Guidelines aimed at cutting plagiarism will be drafted in Finland during the coming spring to cover dissertations at universities and diploma work at technical universities.
The move was triggered by the case of a student who downloaded someone else's work from the internet to submit for a dissertation.
Raija Sollamo, deputy vice-chancellor of Helsinki University, will be chair of the group of university chancellors preparing the guidelines. He said:
"We don't think this is a particularly widespread problem yet - but that is precisely the reason we want to nip it in the bud."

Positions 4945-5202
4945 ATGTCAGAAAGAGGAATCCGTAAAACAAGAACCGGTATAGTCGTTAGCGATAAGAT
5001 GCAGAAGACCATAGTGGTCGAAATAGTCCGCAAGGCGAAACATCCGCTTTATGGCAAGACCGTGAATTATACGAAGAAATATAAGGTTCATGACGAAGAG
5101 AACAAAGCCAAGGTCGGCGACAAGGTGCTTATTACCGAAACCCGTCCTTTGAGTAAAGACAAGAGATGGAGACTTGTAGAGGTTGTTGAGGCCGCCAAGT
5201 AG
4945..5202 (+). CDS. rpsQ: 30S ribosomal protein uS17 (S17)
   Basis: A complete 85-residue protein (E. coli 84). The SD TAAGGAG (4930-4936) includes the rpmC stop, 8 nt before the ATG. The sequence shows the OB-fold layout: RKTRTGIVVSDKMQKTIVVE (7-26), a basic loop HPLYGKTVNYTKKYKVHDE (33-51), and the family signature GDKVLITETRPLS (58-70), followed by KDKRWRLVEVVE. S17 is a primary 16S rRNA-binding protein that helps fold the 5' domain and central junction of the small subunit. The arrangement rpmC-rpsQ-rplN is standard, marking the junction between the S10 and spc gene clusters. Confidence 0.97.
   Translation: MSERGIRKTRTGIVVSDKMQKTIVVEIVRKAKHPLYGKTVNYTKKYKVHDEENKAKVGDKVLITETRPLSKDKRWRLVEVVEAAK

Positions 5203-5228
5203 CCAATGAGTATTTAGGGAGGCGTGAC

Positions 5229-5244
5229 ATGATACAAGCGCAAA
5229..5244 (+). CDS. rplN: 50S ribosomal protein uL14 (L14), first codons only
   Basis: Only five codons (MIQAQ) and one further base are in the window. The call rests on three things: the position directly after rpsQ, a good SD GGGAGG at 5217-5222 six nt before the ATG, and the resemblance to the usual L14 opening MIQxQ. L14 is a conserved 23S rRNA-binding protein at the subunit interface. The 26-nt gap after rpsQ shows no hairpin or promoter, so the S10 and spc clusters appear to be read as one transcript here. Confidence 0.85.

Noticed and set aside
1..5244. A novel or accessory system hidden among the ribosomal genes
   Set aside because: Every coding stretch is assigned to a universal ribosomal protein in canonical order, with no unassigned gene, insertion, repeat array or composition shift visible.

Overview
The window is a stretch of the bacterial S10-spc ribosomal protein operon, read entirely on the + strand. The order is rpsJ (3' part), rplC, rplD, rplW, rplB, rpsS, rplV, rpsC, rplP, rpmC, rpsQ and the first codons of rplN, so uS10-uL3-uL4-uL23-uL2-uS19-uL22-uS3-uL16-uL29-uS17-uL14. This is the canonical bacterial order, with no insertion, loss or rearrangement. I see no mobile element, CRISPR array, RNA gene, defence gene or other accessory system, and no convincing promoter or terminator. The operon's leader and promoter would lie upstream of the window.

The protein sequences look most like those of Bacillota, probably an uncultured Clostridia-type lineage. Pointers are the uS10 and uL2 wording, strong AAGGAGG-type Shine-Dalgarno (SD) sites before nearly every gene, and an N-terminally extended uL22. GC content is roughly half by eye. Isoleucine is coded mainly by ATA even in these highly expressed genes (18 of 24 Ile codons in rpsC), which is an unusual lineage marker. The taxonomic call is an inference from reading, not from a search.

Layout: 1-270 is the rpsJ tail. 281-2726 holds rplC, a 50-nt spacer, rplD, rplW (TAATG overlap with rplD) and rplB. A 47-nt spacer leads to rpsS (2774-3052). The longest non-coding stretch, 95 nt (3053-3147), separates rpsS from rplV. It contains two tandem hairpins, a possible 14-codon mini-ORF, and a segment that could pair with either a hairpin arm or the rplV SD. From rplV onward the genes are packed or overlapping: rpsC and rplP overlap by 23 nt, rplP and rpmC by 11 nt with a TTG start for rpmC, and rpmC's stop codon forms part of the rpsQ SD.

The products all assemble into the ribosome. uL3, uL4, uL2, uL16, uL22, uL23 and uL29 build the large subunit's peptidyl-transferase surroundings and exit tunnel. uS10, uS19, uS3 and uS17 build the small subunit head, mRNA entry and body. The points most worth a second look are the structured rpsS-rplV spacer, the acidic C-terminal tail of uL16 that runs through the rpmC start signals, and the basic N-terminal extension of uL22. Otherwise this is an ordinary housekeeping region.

The group will draw up basic guidelines as to what a dissertation should include and how it is to be presented.
The system of supervision will be reviewed so that the responsibility for producing original work will be shared more equally between the student and the supervisor. The chancellors will also examine the grades system.
About 12,000 dissertations at masters level are produced every year in Finland. The amount of funding universities receive from the government depends, among other things, on the number of dissertations and theses that an establishment has conferred.
Recommendations for guidelines will be presented in March.